Follow up on Japanese Sexism

japanese white rabbit…
Image by colodio via Flickr

On my post about Sexism in Japanese culture, one commenter left a reply that I thought was far to interesting to let it delve in obscurity. So I’m posting it here to give you perhaps a deeper understanding on what goes on there.

Having lived in Japan for a while and having married a Japanese woman, I’d say that’s you’re fairly correct in your assumptions. In general, the progressive image of Japan comes under a lot of heat in many areas when viewed from the inside-out.

Japan has never truly had a woman’s revolution. I visit corporate clients on a daily basis and find that the majority of women are still used in a 1960s-ish ‘coffee secretary’ role. I’ve been told directly by more than a few clients that they tend to hire women solely for having them around the office to meet male workers, marry them, get pregnant, and leave the workplace so they can get new, younger women in the office.

The idea behind this is that it helps Japanese male employees meet women (which they’re fairly near utterly incapable of doing on their own sometimes) and don’t have the free time to usually pursue because of long work hours. In this way, it keeps Japan from extinction.

On the other hand, sexual harassment is the norm, and there doesn’t exist much currently to combat such things. I’ve seen female employees treated like complete garbage by men who have never had to confront the word ‘equality.’

So has the oppressing hand of man kept women down and successfully prevented a woman’s revolution?

Not Exactly….

In Japan, the workplace is traditionally the domain of men and the home is the domain of women. While men puff out their chests in public and can show dominance over their spouses there, they are normally completely at a loss to control ANY home issues.

The woman handles all money and the man readily gives her his monthly paychecks. She normally doles out a pittance to the man to buy a bit of lunch, and dictates all monetary issues.

I know many a man that I can deflate upon asking why they can’t come out for a drink.

“My wife only allows me 500 yen (5 dollars) a day for lunch.”

In this way, there’s a bit more under the carpet than can be easily seen.

I’d argue that a woman’s revolution has never occurred because the majority of Japanese woman are quite happy with the status quo and don’t feel the need for work when they can dream of being a house wife that holds out her hand to collect her husband’s money.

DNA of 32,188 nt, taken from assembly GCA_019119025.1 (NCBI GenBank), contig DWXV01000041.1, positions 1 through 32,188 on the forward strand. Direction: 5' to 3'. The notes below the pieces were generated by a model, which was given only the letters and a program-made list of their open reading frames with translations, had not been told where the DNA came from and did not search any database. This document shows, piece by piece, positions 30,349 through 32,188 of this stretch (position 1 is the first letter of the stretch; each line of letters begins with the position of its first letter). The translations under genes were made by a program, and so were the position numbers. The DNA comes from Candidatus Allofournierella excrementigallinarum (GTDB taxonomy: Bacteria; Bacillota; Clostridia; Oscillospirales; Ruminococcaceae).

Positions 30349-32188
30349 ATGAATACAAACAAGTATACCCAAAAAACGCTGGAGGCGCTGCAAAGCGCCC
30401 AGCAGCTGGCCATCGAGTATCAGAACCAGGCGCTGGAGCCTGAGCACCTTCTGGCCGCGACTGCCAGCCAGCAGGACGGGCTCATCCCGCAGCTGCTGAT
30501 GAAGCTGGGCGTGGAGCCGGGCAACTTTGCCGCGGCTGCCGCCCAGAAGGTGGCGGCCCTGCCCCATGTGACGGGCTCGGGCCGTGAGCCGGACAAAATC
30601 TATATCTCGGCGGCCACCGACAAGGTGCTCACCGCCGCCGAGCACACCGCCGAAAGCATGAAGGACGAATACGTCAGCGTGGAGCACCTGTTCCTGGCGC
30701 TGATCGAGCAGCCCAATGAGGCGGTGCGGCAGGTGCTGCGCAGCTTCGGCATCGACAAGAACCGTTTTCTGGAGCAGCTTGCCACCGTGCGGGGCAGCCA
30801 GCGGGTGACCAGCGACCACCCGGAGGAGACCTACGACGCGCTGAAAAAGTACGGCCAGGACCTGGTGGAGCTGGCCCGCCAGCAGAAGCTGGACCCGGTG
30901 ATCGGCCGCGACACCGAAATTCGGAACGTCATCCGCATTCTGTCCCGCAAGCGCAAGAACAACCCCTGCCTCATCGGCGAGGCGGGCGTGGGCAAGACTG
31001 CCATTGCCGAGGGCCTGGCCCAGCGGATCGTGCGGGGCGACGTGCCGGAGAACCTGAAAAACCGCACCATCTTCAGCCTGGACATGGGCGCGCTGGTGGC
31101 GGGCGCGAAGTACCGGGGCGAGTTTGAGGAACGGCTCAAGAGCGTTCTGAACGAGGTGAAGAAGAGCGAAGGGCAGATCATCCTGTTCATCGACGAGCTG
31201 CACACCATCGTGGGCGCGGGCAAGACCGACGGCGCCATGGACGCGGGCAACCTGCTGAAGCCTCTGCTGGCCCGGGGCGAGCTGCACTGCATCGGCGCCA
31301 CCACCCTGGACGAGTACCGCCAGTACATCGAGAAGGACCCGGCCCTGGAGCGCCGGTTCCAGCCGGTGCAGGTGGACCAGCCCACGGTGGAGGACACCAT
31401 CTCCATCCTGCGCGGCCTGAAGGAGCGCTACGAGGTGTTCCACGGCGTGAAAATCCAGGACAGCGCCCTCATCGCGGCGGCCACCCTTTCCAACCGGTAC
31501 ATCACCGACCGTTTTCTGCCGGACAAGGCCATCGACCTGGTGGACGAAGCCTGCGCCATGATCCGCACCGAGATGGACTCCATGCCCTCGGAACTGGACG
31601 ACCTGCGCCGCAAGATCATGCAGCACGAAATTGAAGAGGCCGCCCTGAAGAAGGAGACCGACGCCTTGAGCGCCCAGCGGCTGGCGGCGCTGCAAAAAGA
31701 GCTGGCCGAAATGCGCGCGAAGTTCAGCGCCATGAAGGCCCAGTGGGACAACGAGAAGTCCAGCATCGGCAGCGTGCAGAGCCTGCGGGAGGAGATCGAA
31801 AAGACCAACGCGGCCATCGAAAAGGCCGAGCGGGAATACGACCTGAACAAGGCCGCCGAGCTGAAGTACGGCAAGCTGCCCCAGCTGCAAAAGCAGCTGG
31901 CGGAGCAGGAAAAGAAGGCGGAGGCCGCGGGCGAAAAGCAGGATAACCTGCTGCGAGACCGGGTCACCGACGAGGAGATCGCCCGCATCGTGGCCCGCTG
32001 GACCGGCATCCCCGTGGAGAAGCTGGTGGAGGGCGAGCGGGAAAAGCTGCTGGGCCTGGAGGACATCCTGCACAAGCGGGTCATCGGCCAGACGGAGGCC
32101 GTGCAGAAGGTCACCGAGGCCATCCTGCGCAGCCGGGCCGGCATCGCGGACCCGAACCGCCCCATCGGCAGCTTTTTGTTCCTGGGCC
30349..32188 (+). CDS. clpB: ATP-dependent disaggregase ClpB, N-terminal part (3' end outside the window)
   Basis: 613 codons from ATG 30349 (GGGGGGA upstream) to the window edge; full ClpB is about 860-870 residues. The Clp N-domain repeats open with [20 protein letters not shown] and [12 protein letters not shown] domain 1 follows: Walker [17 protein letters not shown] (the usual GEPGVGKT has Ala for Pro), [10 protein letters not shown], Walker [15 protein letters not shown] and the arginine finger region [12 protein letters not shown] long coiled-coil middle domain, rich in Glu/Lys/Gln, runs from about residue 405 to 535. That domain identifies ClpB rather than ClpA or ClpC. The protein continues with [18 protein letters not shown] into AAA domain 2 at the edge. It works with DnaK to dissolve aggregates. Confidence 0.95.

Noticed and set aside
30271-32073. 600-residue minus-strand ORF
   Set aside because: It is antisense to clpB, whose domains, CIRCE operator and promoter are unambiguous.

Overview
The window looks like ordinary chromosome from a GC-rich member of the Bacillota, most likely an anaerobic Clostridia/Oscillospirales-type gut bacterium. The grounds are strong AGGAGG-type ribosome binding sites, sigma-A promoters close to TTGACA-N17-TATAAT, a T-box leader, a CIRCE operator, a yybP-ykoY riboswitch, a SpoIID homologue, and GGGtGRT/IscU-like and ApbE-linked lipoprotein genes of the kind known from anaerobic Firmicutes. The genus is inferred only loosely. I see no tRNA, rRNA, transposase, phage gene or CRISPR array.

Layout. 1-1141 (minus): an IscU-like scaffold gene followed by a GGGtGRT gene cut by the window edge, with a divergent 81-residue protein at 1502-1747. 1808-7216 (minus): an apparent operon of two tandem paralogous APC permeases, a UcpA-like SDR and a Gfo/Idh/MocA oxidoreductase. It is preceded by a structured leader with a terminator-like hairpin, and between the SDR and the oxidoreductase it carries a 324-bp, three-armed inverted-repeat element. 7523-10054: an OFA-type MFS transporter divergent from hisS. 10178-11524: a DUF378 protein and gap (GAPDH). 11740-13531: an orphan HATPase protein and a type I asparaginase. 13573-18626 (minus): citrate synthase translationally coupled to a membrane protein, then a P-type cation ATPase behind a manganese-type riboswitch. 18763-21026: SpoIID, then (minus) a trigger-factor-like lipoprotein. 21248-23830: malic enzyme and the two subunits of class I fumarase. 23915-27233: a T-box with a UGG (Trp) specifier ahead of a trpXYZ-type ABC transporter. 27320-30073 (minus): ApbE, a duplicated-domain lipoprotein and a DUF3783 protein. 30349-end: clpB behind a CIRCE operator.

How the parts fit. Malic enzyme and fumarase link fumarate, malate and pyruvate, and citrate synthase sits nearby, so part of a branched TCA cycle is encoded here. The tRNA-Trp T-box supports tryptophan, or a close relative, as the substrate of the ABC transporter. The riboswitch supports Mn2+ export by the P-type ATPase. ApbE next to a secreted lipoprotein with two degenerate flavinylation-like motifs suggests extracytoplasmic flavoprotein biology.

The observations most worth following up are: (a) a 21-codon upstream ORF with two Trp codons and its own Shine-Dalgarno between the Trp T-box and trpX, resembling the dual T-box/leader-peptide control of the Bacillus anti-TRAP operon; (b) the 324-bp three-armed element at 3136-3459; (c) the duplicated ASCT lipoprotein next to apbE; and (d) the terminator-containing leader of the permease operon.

I liken it to some people on welfare in America/Australia that don’t bother getting jobs because life’s already basically paid for, but many Japanese woman seem quite comfortable with the arrangement. Perhaps they don’t know better, or perhaps it just IS better (I often wonder what life would be like if I could just collect a spouses money and maintain the house all day)

Of course, there are a minority of woman who want to achieve a life where they can manage companies and advance in their line of work/careers, and these women truly get the shaft and have to endure a barrage of men trying to put them back in their place.

I often get angry at it, but Japan is a place where you accept roles and stick to those roles. It’s not going to change overnight.

It IS changing slowly, extremely slowly. Men today seem to have lost a bit of their old ways and are slowly emerging in home life. Some would argue that women’s control has actually increased due to a weaker man.

I loved your post, totally agree, would love to see change, but am cognizant of the fact that I’m viewing the whole situation from a different cultural standpoint and perhaps could be wrong.

-Craig

EDIT: Just to make it clear since the comment above can be taken to apologize for the rampart patriarchy of Japan (Although I do not think that was Craig’s intention) when it says stuff like:

So has the oppressing hand of man kept women down and successfully prevented a woman’s revolution?

Not Exactly….

I believe it has been absolutely the oppressive hand of man that kept women down. I do not see the role of the woman in such a society as having any power but rather as having internalized their oppression and trying to use the position decided for them by the patriarchy to its full extent. As Sitakali wrote in the comments (and I agree wholeheartedly):

I find excuses like the one presented here to be good examples of why cultural relativism can be dangerous. Just as Sharia Law is not acceptable, regardless of the cultural history of Islamic nations, so is this separation of “duties” along gender lines unacceptable and unfair.

PS: This is the reason why I like blogging my thoughts on things like this, even if they’re not so well educated. So often will you find people that are able to provide a thoughtful and new perspective on something you’re thinking of, correct your preconceptions and generally ecpand your understanding.